Are you turning 65, is it time to sign for Medicare supplement plans. There are Medicare parts, you may not need it instantly, such as Part B if you have employer-sponsored coverage and are still working. However, if you fail to identify your personal needs and also miss the Initial Enrollment period, you can pay penalties until you have Medicare.
With Medicare, for Part A and B, it deals with the initial enrolment period and it runs for seven months. The three months includes the period of three months prior to the 65th birthday month, the birthday month, and also the three months beyond the birthday month, accounting for 7 months.
Part Medicare refers to hospital insurance. It pays for medical care as you stay in a hospital as inpatient. The Part B Medicare helps in paying for medical care and doctor visits, while you are receiving the essential medical care as an outpatient.
In case you miss your Part B Medicare supplement plans enrolment and are not having an eligible reason to postpone the enrolment, you will have to pay 10% for the 12 month period that you are enrolled in Part B. For instance, if you failed to sign up for a period of 30 months for Part B that you are expected to have, you will have to pay a penalty of 20 percent. It means you will pay 10% for 12 months, if you have delayed. However, as long as you are enrolled with Part B, the penalty stays.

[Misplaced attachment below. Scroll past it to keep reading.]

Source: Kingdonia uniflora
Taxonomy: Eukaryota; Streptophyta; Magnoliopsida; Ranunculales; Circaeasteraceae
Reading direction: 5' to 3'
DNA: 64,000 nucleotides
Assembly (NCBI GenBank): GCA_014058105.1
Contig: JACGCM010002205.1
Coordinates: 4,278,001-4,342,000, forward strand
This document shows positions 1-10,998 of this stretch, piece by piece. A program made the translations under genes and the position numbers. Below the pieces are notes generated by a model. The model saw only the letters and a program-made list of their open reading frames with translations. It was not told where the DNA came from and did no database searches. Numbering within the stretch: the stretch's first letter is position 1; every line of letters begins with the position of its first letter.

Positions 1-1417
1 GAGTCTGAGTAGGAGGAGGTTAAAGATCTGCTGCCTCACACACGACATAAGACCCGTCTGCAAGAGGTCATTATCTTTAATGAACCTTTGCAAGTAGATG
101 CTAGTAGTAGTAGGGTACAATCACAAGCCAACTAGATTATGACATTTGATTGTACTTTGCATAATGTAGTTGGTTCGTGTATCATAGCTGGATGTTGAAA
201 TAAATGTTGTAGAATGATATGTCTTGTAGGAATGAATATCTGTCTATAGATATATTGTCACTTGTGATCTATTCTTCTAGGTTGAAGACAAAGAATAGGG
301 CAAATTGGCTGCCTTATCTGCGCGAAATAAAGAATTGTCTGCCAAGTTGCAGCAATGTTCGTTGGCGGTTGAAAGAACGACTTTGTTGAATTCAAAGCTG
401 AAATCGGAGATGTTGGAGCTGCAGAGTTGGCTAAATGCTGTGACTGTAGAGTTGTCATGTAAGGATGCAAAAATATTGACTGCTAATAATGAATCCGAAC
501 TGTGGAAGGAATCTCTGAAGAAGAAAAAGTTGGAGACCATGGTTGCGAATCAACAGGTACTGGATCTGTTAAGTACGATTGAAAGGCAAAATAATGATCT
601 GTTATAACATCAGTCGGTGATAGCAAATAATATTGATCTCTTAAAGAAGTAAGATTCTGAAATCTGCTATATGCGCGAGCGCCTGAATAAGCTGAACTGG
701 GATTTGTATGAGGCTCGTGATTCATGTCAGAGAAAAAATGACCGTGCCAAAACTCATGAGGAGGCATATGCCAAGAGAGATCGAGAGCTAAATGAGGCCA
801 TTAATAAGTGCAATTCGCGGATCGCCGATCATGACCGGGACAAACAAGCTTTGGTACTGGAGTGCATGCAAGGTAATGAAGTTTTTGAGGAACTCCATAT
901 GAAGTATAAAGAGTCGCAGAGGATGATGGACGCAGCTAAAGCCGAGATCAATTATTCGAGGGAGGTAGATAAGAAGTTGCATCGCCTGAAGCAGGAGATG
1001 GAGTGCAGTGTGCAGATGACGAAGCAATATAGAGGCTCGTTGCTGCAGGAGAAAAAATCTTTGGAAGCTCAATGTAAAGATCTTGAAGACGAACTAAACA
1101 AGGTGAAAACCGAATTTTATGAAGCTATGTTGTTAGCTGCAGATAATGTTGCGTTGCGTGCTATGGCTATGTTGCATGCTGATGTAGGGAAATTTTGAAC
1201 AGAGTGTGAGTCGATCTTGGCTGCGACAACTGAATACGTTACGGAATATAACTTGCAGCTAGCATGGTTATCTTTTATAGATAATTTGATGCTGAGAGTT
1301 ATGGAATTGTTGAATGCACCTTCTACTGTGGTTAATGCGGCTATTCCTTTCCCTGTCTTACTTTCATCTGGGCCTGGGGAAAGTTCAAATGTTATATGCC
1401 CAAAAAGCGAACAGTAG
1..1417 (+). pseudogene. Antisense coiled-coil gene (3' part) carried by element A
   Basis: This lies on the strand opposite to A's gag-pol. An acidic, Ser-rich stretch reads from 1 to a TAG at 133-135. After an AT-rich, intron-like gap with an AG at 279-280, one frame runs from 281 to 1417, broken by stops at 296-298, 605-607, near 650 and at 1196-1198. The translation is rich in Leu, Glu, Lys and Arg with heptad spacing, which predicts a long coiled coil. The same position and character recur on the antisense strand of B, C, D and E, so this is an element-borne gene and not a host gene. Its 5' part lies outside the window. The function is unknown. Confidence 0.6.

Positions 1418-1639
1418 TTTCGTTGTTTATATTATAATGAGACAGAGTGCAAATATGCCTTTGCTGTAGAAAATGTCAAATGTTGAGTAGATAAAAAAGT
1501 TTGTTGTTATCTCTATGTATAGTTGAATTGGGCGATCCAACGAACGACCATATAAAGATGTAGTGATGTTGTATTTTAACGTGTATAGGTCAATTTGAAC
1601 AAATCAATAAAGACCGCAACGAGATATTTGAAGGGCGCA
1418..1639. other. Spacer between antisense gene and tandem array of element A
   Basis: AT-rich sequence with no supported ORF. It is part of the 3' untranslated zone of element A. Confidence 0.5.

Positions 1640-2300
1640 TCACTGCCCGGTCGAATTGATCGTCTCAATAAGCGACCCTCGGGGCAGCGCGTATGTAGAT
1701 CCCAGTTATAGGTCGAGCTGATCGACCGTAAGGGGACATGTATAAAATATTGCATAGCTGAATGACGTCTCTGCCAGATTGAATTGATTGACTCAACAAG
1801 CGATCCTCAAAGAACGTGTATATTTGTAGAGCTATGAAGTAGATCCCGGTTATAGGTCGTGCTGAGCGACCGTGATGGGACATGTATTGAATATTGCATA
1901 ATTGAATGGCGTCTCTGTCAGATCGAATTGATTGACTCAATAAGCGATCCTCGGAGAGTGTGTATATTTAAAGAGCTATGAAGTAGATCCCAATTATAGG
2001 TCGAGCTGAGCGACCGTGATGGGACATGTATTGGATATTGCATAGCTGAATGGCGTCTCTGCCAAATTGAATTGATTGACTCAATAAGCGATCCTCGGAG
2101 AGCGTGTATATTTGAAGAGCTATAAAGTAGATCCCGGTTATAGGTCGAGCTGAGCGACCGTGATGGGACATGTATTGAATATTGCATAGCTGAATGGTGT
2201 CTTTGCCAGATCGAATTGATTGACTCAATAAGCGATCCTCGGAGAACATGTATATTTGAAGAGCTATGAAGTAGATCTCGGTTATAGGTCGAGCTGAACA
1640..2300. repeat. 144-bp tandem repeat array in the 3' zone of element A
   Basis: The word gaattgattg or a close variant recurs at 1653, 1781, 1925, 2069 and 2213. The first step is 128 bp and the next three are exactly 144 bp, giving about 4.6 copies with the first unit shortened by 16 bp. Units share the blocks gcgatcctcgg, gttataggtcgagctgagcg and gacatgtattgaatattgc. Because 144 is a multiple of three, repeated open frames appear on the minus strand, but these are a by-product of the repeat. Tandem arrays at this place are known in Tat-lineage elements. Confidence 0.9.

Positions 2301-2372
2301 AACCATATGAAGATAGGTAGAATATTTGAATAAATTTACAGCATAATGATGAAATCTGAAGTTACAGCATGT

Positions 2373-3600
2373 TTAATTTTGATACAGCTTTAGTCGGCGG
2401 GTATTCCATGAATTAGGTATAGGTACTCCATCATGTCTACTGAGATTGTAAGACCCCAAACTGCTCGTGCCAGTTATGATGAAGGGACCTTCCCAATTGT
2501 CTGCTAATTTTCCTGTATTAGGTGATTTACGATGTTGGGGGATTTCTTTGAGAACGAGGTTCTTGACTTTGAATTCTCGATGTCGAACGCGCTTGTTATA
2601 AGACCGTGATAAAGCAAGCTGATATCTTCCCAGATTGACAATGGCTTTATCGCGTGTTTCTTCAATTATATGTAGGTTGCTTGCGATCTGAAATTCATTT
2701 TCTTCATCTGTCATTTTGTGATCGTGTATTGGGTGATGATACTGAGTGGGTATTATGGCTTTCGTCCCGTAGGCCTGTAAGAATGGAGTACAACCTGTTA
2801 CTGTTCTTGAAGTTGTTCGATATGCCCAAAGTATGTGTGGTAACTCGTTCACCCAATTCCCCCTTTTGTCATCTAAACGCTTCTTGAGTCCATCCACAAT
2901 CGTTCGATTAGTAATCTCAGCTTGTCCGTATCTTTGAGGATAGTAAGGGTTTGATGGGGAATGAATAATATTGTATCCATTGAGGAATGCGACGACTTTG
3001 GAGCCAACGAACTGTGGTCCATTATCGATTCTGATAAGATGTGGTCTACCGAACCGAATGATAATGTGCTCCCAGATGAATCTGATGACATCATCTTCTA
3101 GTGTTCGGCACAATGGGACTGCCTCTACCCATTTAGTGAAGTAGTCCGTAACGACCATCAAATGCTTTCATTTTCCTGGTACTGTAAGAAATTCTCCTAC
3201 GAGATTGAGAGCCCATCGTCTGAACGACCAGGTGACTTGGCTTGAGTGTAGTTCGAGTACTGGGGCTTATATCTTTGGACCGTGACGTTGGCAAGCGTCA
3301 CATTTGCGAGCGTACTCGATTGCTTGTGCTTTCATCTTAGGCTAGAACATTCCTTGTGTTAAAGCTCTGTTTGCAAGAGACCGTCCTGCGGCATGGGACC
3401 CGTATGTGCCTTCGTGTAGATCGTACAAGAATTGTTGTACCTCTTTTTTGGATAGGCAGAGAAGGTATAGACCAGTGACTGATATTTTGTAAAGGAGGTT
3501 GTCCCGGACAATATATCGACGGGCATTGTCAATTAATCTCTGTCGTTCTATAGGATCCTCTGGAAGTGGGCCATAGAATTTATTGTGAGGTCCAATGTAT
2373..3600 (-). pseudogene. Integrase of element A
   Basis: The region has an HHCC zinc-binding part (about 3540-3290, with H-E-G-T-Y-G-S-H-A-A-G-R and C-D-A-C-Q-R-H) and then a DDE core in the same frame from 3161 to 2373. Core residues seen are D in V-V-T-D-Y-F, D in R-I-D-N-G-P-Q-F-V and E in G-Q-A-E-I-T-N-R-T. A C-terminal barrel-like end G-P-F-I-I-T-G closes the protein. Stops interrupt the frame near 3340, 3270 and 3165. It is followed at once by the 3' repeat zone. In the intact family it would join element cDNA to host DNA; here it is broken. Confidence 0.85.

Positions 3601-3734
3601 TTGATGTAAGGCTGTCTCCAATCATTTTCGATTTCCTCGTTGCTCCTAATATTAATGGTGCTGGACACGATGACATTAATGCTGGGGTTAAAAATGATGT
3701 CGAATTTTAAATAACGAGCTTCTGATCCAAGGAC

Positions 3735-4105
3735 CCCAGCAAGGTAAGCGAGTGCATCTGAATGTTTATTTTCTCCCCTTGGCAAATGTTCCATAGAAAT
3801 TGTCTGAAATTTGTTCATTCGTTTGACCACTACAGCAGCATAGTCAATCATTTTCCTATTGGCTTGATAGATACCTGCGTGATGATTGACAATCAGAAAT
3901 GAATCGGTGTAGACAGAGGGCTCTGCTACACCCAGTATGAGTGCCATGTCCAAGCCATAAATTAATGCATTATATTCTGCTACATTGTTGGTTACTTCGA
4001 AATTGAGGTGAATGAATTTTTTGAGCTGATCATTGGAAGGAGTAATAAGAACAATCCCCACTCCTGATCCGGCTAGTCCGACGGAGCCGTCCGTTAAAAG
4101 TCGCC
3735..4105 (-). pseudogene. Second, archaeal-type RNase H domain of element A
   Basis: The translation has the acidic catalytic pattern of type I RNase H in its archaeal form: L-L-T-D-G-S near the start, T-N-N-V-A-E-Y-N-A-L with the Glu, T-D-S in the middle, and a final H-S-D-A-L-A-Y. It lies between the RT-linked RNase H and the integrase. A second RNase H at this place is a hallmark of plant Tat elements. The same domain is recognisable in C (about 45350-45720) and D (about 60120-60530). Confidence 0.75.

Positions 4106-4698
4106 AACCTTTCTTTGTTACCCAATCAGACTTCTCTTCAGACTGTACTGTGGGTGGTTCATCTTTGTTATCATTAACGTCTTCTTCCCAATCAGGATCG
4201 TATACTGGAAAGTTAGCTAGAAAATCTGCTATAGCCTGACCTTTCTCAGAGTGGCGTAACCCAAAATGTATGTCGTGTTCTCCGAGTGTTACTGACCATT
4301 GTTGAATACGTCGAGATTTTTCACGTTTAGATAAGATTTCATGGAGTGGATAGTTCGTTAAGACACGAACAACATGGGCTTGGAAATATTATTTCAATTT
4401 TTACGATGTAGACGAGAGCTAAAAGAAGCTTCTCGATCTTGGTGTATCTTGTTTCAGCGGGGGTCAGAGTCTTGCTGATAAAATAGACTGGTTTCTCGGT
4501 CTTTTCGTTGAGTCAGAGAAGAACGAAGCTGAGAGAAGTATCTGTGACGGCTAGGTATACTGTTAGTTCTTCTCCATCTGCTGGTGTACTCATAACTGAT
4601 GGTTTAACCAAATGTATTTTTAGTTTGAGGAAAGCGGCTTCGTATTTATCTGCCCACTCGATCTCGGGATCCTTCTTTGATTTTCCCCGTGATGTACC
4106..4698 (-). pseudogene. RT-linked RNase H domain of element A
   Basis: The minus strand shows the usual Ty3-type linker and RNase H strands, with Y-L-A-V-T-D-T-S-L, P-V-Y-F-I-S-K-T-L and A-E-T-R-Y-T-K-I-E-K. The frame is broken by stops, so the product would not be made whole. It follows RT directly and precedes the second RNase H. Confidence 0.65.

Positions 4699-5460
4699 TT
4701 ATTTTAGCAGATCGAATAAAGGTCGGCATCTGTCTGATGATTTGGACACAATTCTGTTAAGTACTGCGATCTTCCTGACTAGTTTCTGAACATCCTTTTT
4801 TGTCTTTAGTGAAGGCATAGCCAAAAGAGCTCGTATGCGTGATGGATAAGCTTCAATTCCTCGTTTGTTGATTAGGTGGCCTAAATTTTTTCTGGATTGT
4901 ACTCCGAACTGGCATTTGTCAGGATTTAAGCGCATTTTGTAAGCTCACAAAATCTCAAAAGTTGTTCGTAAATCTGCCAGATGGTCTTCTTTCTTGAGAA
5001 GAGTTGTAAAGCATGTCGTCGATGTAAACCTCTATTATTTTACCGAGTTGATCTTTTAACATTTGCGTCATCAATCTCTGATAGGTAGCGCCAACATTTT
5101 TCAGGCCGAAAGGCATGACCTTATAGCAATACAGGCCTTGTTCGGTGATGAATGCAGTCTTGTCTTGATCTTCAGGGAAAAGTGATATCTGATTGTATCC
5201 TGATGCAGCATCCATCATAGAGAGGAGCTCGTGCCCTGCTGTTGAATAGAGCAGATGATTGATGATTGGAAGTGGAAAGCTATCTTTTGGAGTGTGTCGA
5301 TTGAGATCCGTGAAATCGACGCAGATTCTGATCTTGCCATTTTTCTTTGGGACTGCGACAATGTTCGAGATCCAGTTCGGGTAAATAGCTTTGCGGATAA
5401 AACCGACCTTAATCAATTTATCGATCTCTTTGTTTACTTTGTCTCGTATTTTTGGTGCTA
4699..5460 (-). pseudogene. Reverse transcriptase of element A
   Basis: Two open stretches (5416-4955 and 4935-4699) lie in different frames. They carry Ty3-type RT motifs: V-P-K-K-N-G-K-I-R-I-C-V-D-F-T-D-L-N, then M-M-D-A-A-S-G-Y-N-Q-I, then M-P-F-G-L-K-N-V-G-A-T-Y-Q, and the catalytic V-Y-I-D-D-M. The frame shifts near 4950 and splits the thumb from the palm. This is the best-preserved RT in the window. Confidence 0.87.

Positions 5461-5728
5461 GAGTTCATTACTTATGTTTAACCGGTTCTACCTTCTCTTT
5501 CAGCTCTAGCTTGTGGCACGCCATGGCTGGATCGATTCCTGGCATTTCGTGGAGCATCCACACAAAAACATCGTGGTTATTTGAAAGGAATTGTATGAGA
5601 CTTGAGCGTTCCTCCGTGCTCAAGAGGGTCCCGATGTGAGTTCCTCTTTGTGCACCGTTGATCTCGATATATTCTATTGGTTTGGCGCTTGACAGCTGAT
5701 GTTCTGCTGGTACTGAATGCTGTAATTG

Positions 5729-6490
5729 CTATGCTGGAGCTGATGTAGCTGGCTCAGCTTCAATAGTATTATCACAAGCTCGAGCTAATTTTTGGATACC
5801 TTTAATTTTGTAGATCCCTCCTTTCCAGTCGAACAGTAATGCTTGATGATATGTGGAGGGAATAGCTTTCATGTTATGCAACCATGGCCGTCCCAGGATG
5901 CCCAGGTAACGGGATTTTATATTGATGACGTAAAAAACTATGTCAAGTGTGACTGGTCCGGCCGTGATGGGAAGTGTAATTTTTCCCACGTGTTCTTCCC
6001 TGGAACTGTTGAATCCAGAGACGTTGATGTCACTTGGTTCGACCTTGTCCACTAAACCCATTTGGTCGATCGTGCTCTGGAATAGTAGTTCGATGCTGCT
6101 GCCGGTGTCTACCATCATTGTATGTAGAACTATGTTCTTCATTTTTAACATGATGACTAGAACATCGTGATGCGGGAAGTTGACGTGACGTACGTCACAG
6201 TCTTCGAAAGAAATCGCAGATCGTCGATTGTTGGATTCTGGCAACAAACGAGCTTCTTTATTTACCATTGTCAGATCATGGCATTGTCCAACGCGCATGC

How to delay Part B Medicare enrollment without paying higher premiums?
You can delay with enrolment of Part B Medicare; thereby avoid paying higher premiums as penalty. If you have not enrolled in Part B Medicare during your eligibility period as you or your spouse had group coverage or were working, you may decide to sign for Part B Medicare later without any penalty for late enrolment. You may sign during a special enrolment period for Part B Medicare.
You may sign for Part B Medicare supplement plans at any time through active or current employment. You can also sign up during the special enrolment eight-month period that initiates when your union group coverage ends or even if you stop working. If you get retiree or cobra benefits, after you stop working, bear in mind, it does not count as current employment coverage. Thus ensure you do not wait for the benefits of COBRA to end to get Part B Medicare enrolled.